Participatory and Inclusive Rural Education with Brazil’s Landless Rural Workers Movement (MST)


Brazil’s Landless Workers Movement, Movimento dos Trabalhadores Rurais Sem Terra (MST) in Portuguese, is a social movement for agrarian reform that has been fighting for the democratisation of access to land in Brazil since 1984 and has pushed for the establishment of public schools in its settlements. MST has settlements in almost all states of the country (24 out of 26), with about 350,000 families that have occupied unproductive land. The families are organised in participatory and democratic structures for decision making in the settlements, which revolve around different working groups, among which education is a core group that is responsible for addressing the educational needs of all members.

With principles of radical democracy and social justice, its pedagogy draws from Freirean approaches. The schools, which are part of the public system, are managed in partnership with the community and implement a localised curriculum – usually with local teachers (most are from/live in the communities). The schools also offer education to young people and adults who dropped out of school. These schools are connected to each other in order to exchange experiences, and they often collaborate with universities nearby. The MST is an example of the promotion of education access and inclusion of rural citizens through advocacy for the improvement of public rural schools and cooperation between government and social movement with participatory formats.

This case describes the challenge of ensuring access to quality education to rural populations, particularly in Brazil, MST’s approach to this issue, and lessons that can be drawn from this experience.


Providing quality education for rural populations concerns both the provision of education as a right and as a tool for social and economic development. All children should receive adequate education, ensuring they have the opportunity to learn and develop as individuals (United Nations, 1948). This is fundamental in reducing social inequality and promoting social inclusion, whilst also promoting the development of rural areas, thus contributing to the national economy (Moulton, 2001). However, offering quality education for rural populations is a challenge for many developing countries. There is often a lack of schools or limitations to offer high-quality teaching due to the lack of trained teachers and adequate infrastructure. The content, planned for urban schools, tends to be disconnected or irrelevant for the rural context (Moulton, 2001).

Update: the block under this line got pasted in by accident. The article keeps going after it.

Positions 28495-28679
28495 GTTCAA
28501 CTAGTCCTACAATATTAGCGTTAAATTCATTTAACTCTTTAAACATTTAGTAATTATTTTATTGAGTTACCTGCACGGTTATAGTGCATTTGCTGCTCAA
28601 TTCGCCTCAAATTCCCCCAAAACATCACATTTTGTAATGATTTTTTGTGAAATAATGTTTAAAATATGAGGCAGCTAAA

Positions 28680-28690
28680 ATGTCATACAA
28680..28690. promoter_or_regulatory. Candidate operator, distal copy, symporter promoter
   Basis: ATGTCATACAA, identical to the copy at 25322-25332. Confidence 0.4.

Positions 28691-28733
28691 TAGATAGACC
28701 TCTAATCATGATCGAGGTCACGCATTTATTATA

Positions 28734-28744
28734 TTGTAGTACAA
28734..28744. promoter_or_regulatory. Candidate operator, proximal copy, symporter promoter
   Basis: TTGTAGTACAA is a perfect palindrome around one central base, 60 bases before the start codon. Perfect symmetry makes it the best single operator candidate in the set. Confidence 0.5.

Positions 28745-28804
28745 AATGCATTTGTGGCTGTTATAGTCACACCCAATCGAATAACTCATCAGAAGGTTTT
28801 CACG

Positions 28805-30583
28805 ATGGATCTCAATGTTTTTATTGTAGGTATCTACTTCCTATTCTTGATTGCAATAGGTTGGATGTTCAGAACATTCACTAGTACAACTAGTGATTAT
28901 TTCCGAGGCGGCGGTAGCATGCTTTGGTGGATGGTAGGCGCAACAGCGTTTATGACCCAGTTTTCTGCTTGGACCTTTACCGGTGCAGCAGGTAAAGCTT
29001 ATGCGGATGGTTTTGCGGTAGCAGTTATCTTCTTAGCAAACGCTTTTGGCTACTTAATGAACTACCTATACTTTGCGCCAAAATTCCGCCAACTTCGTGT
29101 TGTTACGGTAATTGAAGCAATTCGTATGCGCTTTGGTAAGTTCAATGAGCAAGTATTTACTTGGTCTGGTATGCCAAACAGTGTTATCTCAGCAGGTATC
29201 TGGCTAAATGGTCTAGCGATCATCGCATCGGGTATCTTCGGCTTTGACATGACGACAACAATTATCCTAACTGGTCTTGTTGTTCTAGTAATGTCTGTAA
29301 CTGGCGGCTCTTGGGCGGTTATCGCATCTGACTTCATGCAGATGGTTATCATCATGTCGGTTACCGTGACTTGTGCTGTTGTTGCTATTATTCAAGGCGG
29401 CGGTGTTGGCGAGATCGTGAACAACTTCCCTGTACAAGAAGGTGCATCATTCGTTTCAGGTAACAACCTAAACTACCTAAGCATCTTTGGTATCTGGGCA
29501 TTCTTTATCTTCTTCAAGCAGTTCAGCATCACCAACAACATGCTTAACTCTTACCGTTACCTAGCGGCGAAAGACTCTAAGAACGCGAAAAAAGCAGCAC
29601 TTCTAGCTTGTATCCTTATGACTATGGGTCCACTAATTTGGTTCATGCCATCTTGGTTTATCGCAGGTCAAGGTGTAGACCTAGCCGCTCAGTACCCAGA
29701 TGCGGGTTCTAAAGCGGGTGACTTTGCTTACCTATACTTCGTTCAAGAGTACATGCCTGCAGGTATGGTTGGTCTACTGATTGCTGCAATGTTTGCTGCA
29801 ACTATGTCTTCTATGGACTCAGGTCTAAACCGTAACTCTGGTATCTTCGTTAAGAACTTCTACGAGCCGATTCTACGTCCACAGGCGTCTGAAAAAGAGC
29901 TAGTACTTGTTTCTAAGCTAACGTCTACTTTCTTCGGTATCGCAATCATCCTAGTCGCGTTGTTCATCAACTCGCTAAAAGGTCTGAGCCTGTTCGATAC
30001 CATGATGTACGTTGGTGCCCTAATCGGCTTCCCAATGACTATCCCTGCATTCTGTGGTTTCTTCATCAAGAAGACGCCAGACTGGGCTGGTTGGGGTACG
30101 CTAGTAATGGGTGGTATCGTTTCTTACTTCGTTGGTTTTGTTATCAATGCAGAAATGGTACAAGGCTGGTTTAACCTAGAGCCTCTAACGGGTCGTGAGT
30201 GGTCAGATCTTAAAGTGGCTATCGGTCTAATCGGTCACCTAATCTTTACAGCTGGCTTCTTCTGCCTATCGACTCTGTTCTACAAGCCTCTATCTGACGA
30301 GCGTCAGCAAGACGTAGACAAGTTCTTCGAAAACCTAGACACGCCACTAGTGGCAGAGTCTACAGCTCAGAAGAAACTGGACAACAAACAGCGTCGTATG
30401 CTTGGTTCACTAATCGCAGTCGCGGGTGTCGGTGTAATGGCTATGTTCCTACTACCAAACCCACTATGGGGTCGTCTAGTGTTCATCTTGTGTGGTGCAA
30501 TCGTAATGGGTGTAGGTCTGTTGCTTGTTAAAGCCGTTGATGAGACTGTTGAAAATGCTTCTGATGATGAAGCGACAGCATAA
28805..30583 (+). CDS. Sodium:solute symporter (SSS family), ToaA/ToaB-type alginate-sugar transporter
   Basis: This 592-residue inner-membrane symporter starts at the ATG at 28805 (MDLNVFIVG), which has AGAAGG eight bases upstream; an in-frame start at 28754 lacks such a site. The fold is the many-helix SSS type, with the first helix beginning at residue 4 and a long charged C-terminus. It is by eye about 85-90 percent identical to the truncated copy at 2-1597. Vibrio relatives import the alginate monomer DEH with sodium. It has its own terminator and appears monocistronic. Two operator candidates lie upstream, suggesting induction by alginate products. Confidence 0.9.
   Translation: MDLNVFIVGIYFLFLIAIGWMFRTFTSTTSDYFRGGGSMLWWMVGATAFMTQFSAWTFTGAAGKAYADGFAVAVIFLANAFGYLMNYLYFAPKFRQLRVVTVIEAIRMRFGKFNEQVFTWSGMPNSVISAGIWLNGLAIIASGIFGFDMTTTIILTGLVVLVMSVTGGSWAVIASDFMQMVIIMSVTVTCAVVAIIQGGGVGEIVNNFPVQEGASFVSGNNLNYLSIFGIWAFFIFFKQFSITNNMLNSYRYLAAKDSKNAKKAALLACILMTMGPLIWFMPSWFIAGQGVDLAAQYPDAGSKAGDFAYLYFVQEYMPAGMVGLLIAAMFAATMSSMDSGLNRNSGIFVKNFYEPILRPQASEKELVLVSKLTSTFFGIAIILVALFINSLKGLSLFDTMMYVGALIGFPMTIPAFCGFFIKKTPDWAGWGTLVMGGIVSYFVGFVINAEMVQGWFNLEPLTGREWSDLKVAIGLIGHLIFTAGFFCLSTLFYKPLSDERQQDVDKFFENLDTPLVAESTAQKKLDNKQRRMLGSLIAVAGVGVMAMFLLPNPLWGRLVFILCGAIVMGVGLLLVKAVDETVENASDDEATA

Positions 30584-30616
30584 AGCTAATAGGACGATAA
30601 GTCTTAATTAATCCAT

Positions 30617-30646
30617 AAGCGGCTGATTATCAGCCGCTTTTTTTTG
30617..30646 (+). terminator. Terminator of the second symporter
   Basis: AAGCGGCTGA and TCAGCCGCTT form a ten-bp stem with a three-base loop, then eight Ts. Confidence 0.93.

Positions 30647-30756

In Brazil, the right to education has been historically denied to rural populations, and, in general, there is little or no access to social services and rights, such as health, education and land (Arroyo et al., 2004). In 2010, approximately 15% of the Brazilian population lived in rural areas (about 29.8 million people). There were close to 80,600 schools in these areas, and half of them had a single classroom, offering only the initial years of primary education. The educational inequality between urban and rural areas is still stark. The average number of school years completed by rural citizens was about half the urban average (3.4 and 7 years, respectively). The aggregate illiteracy rate in Brazil in 2010 was 10.2%, but with 7.54% of illiterate people in urban areas and 24.64% in rural areas (IPEA, 2019). Regarding infrastructure, the inequality persists, as rural schools have less access to adequate bathrooms, libraries, computers and the internet (INEP, 2020).

Furthermore, rural schools have been closing throughout the country in recent years. According to a survey by Marcos Cassin and Luiz Bezerra (2017), published by the Federal University of São Carlos, out of more than 100,000 rural schools that existed in 2002 in Brazil, 17,000 were closed at the time of the study. The systematic closure of rural schools is a national contravention, as the right to Rural Education is guaranteed by law – both constitutionally, as per the Rural Education Policy, and through the National Rural Education Programme (Procampo). The contradiction persists as the access of rural populations to differentiated education is denied by the lack and/or precariousness of schools (Andrade & Rodrigues, 2019).